Verse > Anthologies > Edmund Clarence Stedman, ed. > An American Anthology, 1787–1900
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Edmund Clarence Stedman, ed. (1833–1908).  An American Anthology, 1787–1900.  1900.
 
579. Song of the Palm
 
By Tracy Robinson
 
 
I

WILD is its nature, as it were a token,
    Born of the sunshine, and the stars, and sea;
Grand as a passion felt but never spoken,
    Lonely and proud and free.
 
For when the Maker set its crown of beauty,        5
    And for its home ordained the torrid ring,
Assigning unto each its place and duty,
    He made the Palm a King.
 
So when in reverie I look and listen,
    Half dream-like floats, within my passive mind,        10
Why in the sun its branches gleam and glisten,
    And harp-wise beat the wind;
 
Why, when the sea-waves, heralding their tidings,
    Come roaring on the shore with crests of down,
In grave acceptance of their sad confidings,        15
    It bows its stately crown;
 
Why, in the death-like calms of night and morning,
    Its quivering spears of green are never still,
But ever tremble, as at solemn warning
    A human heart may thrill;        20
 
And also why it stands in lonely places,
    By the red desert or the sad sea shore,
Or haunts the jungle, or the mountain graces
    Where eagles proudly soar!
 
It is a sense of kingly isolation,        25
    Of royal beauty and enchanting grace,
Proclaiming from the earliest creation
    The power and pride of race,
 
That has almost imbued it with a spirit,
    And made it sentient, although still a tree,        30
With dim perception that it might inherit
    An immortality.
 
The lines of kinship thus so near converging,
    It is not strange, O heart of mine, that I,
While stars were shining and old ocean surging,        35
    Should intercept a sigh.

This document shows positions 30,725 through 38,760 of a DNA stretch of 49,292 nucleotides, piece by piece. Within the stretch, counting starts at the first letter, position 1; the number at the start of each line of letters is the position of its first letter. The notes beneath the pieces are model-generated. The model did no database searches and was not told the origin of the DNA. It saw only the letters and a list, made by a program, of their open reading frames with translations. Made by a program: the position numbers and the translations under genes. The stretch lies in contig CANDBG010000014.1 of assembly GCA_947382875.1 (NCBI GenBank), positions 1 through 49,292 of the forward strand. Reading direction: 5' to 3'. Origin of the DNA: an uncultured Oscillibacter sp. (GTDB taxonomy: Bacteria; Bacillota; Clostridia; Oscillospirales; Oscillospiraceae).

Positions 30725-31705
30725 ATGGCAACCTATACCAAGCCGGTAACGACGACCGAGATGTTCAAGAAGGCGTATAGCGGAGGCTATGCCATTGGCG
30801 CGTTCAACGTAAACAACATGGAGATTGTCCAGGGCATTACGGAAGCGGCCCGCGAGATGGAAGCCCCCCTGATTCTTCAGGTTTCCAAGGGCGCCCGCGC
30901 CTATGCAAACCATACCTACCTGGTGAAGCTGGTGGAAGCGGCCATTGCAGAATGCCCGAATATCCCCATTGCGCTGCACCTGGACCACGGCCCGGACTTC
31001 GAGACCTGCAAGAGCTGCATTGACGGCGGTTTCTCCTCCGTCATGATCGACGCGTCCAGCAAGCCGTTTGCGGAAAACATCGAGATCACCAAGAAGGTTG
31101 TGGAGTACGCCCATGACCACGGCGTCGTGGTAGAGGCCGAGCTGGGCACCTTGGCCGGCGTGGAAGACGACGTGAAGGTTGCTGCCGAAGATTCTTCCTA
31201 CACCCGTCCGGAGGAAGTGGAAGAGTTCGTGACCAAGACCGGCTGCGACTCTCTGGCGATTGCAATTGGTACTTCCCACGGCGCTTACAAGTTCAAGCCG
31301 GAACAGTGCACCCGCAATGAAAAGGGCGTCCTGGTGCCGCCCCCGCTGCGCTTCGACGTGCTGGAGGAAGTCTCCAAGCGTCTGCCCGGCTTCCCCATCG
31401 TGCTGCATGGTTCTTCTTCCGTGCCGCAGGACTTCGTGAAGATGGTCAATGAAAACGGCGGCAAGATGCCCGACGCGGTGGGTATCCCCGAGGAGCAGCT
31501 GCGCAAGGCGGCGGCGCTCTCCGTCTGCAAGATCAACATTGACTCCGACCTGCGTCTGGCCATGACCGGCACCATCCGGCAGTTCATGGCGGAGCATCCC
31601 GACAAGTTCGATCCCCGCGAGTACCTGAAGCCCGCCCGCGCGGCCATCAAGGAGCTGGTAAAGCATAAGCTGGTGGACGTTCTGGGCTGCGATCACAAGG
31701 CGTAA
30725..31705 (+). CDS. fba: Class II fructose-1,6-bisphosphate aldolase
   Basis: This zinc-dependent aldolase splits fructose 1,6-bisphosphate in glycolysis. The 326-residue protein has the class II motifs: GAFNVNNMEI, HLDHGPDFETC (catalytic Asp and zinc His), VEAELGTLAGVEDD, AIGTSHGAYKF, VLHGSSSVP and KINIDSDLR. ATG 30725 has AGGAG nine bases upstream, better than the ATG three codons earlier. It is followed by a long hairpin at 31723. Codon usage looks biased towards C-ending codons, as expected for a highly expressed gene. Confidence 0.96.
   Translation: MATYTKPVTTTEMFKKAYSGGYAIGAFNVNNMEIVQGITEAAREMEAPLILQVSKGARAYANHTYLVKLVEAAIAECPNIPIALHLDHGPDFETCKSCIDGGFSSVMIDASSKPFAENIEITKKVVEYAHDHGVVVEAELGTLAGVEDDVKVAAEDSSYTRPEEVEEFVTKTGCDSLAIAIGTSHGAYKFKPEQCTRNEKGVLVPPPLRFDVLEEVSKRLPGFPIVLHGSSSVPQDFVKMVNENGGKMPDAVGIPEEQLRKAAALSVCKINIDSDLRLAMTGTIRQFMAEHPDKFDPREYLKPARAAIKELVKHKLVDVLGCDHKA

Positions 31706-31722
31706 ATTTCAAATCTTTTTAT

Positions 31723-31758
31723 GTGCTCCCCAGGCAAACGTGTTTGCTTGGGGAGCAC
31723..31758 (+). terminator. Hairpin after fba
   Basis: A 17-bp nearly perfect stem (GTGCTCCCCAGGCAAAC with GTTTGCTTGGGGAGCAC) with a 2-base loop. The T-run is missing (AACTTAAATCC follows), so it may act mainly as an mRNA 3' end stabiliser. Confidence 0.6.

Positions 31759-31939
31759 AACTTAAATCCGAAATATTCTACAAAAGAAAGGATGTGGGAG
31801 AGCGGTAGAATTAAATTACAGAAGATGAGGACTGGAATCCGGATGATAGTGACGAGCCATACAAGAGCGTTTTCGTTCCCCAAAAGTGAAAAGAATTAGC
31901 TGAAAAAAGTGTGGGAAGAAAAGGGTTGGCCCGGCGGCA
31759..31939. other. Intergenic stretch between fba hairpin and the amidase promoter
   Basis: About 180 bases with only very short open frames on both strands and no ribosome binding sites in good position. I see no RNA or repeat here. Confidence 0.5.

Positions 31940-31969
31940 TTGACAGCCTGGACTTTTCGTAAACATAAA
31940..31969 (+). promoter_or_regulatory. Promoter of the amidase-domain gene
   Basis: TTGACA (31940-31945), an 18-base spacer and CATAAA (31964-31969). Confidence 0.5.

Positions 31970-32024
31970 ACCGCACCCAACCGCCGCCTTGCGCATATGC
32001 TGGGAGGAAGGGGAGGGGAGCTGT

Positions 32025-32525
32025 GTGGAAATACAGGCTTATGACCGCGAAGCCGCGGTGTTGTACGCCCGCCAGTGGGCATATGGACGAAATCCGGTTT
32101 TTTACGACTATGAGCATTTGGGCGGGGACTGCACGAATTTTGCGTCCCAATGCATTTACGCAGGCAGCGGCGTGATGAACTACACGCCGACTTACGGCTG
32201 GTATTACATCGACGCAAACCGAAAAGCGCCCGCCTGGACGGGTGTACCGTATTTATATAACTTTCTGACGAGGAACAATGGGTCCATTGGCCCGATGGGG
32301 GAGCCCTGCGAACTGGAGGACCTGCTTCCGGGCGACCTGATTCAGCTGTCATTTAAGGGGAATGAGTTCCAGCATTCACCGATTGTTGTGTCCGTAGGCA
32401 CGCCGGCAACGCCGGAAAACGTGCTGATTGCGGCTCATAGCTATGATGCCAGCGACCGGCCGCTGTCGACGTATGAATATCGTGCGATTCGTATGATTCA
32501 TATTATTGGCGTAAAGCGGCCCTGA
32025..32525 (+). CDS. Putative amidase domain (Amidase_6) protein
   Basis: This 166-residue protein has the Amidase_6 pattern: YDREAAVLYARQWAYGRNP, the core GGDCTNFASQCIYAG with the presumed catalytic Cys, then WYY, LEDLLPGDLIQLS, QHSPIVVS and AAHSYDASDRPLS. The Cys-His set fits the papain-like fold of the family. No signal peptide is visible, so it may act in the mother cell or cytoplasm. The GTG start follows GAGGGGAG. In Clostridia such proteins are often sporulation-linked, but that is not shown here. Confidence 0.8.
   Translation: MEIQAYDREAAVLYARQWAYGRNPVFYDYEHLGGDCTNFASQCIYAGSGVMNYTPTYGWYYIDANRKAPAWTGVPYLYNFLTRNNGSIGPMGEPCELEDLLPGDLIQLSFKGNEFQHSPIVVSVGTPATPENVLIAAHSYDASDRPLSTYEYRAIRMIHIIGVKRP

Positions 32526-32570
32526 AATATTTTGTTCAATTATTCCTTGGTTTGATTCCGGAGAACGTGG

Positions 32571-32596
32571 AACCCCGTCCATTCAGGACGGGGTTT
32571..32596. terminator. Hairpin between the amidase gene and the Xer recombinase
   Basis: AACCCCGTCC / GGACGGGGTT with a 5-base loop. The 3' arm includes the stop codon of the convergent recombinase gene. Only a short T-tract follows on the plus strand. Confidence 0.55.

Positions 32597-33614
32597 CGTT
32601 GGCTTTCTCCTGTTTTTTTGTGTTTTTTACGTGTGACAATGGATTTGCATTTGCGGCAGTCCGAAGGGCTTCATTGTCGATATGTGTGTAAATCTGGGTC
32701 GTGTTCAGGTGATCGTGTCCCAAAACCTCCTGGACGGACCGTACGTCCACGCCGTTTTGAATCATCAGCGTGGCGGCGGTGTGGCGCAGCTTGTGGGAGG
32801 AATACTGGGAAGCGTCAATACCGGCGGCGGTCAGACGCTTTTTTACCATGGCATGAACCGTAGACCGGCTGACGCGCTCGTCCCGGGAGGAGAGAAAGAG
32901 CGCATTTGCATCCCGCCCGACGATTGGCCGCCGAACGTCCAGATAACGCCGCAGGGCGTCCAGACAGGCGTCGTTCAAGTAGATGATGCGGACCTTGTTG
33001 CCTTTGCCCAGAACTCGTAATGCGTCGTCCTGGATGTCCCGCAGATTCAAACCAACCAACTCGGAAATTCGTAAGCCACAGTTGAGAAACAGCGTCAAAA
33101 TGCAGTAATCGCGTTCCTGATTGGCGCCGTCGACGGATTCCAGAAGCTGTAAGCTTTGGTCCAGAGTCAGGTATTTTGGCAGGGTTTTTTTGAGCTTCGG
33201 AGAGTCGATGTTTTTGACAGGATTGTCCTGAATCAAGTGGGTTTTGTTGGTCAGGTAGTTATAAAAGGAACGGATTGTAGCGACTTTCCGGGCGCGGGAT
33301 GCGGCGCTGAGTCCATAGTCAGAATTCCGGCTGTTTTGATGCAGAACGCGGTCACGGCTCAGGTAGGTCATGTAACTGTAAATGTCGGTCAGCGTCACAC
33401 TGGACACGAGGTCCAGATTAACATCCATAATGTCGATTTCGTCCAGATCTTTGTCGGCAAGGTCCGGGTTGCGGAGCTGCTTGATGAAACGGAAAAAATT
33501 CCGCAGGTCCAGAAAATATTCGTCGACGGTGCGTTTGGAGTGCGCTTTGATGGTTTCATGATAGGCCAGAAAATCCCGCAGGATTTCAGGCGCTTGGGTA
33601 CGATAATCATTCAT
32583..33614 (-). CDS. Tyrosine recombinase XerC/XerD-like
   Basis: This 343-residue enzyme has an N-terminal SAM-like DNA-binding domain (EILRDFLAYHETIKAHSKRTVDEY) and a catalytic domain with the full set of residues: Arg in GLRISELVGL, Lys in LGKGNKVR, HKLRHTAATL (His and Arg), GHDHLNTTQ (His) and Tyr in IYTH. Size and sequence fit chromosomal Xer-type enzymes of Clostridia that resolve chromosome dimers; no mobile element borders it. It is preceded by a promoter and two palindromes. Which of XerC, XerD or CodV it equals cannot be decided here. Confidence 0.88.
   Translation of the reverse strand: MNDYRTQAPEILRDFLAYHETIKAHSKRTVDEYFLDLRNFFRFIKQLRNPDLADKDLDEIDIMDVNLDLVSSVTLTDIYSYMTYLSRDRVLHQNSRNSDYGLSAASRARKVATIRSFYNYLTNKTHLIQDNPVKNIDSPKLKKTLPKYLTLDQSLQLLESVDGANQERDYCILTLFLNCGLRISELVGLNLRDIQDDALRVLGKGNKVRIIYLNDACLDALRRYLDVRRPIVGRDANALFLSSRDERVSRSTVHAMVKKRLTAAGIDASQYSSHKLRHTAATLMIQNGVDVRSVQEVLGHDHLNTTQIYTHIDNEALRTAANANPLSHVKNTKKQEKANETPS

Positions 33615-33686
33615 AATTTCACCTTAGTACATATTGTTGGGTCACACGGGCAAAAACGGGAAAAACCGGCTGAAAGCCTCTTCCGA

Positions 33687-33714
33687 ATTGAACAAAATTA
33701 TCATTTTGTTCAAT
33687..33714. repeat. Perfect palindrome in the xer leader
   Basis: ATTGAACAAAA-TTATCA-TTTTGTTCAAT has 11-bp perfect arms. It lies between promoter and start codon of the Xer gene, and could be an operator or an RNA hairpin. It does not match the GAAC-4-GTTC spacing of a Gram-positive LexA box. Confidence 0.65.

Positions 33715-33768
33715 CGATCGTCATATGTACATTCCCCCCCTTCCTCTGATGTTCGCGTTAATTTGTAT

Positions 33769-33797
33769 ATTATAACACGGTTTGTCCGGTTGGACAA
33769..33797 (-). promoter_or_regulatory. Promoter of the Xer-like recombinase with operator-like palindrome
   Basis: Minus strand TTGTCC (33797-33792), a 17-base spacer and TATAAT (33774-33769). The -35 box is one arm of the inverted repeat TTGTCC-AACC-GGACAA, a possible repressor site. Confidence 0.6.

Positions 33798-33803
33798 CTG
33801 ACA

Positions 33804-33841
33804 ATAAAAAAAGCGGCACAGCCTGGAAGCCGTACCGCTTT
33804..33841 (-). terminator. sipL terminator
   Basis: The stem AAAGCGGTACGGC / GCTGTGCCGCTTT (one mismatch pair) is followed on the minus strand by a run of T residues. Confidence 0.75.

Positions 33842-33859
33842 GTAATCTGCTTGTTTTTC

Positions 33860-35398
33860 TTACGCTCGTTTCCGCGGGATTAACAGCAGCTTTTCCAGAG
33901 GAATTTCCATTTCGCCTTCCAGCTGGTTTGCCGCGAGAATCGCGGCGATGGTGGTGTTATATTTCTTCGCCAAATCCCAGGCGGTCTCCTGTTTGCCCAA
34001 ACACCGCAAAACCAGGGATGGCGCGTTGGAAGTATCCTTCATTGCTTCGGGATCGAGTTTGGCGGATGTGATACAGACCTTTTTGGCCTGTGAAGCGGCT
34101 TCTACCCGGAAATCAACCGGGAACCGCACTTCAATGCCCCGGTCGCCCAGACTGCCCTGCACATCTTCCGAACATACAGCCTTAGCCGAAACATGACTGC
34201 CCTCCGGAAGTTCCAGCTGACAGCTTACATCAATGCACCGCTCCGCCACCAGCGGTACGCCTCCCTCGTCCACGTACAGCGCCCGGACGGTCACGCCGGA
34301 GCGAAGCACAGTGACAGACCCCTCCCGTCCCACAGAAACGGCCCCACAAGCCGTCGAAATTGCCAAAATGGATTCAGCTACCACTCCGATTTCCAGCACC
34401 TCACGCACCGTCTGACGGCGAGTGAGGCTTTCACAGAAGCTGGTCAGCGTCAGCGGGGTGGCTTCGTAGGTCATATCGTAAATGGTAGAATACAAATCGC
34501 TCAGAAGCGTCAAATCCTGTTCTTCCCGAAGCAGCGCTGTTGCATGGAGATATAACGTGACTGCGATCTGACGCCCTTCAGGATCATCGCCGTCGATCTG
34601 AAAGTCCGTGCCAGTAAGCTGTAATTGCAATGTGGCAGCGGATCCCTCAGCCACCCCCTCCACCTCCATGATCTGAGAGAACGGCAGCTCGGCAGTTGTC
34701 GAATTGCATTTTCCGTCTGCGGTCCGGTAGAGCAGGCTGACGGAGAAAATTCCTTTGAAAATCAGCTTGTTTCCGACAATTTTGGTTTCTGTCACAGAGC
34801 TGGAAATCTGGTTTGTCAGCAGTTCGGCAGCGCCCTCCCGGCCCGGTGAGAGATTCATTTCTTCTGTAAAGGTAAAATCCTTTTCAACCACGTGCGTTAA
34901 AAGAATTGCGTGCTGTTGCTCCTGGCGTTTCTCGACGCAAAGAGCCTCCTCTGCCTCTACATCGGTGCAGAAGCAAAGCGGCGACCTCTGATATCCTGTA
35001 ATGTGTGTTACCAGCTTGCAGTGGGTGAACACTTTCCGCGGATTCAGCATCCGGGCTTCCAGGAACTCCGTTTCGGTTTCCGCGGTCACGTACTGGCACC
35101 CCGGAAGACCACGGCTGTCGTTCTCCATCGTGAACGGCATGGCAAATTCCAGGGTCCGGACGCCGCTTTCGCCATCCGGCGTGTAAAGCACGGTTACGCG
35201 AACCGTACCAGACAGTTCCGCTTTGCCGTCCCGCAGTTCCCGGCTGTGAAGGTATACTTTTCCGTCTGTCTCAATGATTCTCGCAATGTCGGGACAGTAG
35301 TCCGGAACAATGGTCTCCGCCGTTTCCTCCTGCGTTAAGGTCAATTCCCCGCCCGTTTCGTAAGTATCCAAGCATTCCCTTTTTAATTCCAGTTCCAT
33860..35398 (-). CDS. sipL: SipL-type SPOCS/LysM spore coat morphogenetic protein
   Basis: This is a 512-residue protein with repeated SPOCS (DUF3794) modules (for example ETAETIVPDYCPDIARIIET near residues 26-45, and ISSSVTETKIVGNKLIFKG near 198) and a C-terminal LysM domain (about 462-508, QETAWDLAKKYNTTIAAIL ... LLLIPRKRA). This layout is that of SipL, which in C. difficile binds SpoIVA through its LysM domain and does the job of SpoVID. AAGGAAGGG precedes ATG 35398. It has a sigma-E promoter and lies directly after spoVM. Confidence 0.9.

It fell a-sighing when the faint wind, dying,
    Had kissed the tropic night a fond adieu—
The starry cross on her warm bosom lying,
    Within the southern view.        40
 
And when the crescent moon, the west descending,
    Drew o’er her face the curtain of the sea,
In the rapt silence, eager senses lending,
    Low came the sigh to me.
 
God of my life! how can I ever render        45
    The full sweet meaning sadly thus conveyed
The full sad meaning, heart-breakingly tender,
    That through the cadence strayed.
 
II

When the wild North-wind by the sun enchanted,
    Seeks the fair South, as lover beauty’s shrine,        50
It bears the moaning of the sorrow-haunted,
    Gloomy, storm-beaten Pine.
 
The waves of ocean catch the miserere,
    Far wafted seaward from the wintry main,
They roll it on o’er reaches vast and dreary        55
    With infinite refrain,
 
Until on coral shores, where endless Summer
    Waves golden banners round her queenly throne,
The Palm enfolds the weary spirit roamer
    With low responsive moan.        60
 
The sea-grape hears it, and the lush banana,
    In the sweet indolence of their repose;
The frangipanni, like a crowned Sultana,
    The passion flower, and rose;
 
And the fierce tiger in his darksome lair,        65
    Deep hid away beneath the bamboo-tree;
All the wild habitants of earth and air,
    And of the sleeping sea.
 
It throws a spell of silence so enthralling,
    So breathless and intense and mystical,        70
Not the deep hush of skies when stars are falling
    Can fill the soul so full.
 
A death in life! A calm so deep and brooding
    It floods the heart with an ecstatic pain,
Brimming with joy, yet fearfully foreboding        75
    The dreadful hurricane.
 
Fail love, fly happiness, yield all things mortal!
    Fate, with the living, hath my small lot cast
To dwell beside thee, Palm! Beyond death’s portal,
    Guard well my sleep at last.        80
 
For I do love thee with a lover’s passion.
    Morn, noon, and night thou art forever grand,—
Type of a glory God alone may fashion
    Within the Summer Land.
 
Sigh not, O Palm! Dread not the final hour;        85
    For oft I ’ve seen within thy gracious shade,
Amid rose-garlands fair, from Love’s own bower,
    Lithe, dusky forms displayed,
 
Clad with the magic of their beauty only;
    And it were strange if Paradise should be        90
Despoiled and made forever sad and lonely,
    Bereft of these and thee!
 

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